• cantexplain on April 4, 2010, 17:32 GMT

    Thanks Mr Abassi - good article! This series was a watershed for both Pakistan cricket and the batting career of Imran Khan. I'v read a lot about this series, but was too young at the time to follow it - would love to watch it ball by ball now on DVD. Both Imran and Botham were at their respective peaks, and this was the first series in which Botham was overshadowed by an opponent not named IVA Richards. Imran dominated every match in the series, including Lords where he took only 4 wickets. His two MOM awards, 21 wickets and 200+ runs in the 3 tests were great individual accomplishments, but the his biggest contribution was his leadership in making the team believe in themselves.

  • BRNUGGET on April 4, 2010, 17:21 GMT

    Memories, memories came rolling back into my mind when i read the article THough i was upset it was short. Today's players are fortunate to have many protections but players like Imran and Viv had little. imran Khan is one of the game's true all time greats, magnificent fast bowler, superb batter and adequate fielder. And what a captain he was. It was he who made PAKISTAN a team what it was during the 1980s and early 1990s. It was because of him Pakistan won so many times then and was a true great team. The turmoil of today Pak cricket makes me think what it would be if Imran was playing and was the skip. Players like Imran come once in a while and i am glad he was of my childhood time. Top of it what a looker he was, a ladies man in every sense of the word. None like him today. Thanks Immy for great entertainment.....memories and fun...

  • on April 4, 2010, 16:56 GMT

    GreAt LeaDER, Awa$ome teAm .. hope our CuRRenT TeAm cAn tAke A leAp fRM Imran KhAn'$ BooK !!!!!

  • demon_bowler on April 4, 2010, 16:47 GMT

    A good read, but what a shame this splendid recollection is marred by a continuing grudge against umpire David Constant. Time to forgive and forget!

  • Hassan.Farooqi on April 4, 2010, 16:41 GMT

    Imran is also a racist, egotist, and a very self obsessed person. He firmly believed that the reason for Pakistan's being mediocre was it lacked pacemen because only the Pathan race can produce fast bowlers. Unfortunately for his prediction, when Pathans started playing cricket, they produced along line of quality batsmen like Younis Khan, Shahid Afridi, Yasir Hameed, however they produced only a medium pacer Umer Gul. The best pacemen were ethnic Punjabies or ever Mohajirs (e.g. Sami), but never Pathan.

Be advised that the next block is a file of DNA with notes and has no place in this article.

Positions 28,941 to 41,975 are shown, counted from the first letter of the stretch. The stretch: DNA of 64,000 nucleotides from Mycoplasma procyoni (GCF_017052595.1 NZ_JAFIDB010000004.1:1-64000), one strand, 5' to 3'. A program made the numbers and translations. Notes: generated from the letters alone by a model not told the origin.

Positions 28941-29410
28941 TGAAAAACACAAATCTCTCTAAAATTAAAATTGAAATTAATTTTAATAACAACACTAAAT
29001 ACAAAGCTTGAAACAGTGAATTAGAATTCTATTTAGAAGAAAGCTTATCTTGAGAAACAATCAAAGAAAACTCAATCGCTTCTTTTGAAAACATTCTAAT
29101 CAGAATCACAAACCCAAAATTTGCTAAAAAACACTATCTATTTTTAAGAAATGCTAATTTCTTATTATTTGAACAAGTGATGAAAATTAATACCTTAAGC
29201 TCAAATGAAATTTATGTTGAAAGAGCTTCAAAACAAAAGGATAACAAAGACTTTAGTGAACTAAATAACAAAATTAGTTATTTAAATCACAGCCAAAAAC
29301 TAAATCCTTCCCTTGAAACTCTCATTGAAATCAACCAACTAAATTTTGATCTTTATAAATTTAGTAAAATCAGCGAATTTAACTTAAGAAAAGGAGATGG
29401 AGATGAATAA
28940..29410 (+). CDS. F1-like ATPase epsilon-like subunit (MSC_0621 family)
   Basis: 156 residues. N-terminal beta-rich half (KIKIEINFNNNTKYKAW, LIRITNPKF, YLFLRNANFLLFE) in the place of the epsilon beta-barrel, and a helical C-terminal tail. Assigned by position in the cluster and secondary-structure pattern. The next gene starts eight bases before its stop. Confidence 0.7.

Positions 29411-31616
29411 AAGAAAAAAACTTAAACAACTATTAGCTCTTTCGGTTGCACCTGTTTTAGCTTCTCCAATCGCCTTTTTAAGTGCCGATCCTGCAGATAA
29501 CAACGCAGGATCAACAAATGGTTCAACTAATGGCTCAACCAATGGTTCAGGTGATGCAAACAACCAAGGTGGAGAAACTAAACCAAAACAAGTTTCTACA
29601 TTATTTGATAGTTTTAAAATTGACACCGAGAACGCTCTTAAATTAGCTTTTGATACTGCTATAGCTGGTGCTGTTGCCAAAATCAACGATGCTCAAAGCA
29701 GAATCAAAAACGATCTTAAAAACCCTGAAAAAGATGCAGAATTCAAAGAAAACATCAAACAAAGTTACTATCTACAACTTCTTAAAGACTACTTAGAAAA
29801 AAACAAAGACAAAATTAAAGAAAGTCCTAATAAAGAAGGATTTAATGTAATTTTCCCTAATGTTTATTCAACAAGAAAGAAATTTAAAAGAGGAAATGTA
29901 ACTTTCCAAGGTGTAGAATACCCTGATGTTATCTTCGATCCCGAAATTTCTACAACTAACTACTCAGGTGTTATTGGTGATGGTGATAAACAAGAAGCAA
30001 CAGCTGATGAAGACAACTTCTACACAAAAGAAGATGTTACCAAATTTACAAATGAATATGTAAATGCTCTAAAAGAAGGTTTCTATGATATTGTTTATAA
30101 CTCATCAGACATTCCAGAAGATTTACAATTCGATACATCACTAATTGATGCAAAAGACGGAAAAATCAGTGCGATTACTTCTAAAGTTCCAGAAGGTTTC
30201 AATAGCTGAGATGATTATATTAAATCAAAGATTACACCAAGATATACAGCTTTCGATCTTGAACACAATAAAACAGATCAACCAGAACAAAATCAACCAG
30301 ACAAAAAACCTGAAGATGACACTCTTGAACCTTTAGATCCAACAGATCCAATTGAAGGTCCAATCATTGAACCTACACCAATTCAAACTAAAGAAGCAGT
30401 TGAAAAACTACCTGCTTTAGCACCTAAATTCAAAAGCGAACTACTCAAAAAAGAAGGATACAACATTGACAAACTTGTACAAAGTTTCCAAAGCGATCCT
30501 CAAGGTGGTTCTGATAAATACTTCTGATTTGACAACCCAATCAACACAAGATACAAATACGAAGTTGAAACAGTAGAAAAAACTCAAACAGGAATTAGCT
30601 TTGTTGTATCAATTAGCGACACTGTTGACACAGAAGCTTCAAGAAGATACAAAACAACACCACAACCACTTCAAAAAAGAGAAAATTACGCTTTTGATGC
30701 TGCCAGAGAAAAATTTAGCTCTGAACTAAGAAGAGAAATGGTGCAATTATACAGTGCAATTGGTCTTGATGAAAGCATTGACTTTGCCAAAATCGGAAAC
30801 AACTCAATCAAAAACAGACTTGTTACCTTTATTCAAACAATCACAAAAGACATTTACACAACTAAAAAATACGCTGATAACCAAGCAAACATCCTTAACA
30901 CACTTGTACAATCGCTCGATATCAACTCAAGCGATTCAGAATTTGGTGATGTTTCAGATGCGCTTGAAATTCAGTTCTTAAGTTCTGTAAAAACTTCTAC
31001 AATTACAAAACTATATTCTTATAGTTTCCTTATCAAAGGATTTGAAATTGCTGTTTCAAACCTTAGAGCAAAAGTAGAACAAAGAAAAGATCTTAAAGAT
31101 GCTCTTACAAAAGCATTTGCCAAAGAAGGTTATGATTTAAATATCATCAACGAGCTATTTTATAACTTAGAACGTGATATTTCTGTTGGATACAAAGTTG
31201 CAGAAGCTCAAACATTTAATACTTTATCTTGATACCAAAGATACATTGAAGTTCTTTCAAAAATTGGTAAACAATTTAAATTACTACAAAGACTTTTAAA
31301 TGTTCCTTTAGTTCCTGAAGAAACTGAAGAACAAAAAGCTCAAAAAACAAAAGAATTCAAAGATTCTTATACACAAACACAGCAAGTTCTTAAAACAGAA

He also thought the problem was in domestic cricket which was departmental, instead of regional. The department cricket was destroyed making cricketers un-employed and looking for other things to earn money. All in all, he is a racist lacking vision.

  • Hamayoun on April 4, 2010, 16:25 GMT

    Thanks for this, I remember the whole series really well. The whole series was so painful to watch, this must have been the zenith (or should that be nadir?) of Pakistan's inconsistency. Pakistan lost the 1st test, a scrappy affair, then had a great 10 wicket win at Lords, with Mohsin Khan getting a double century. Our hopes of a first series win in England were really high going into the decider, and as a Pakistani living in England at the time, I could feel the tension. We managed a slight first innings lead, and then fell 3-2 in the second innings, and 115-6. From there, it was game over, despite an almost heroic bowling performance from Mudassar Nazar which almost got us the win. I still remember the heartbreaking quote from captain Bob Willis after England had won... "They thought they were the better team, but now we know different".

  • Zahidsaltin on April 4, 2010, 16:00 GMT

    I have watched since 1972 and can tell you that there never have been a better sight of a fast bowler running into the bowling crease. The most I admire in Imran was his leadership and how hi lifted his own game after becoming captain. Lifting his batting averages from 25 to 52 and bettering his bowling averages from 25 a piece to 20 per wicket. He was gracefull, stylish and highly competent cricket player and stands yards above all other 3 great allrounders of his time.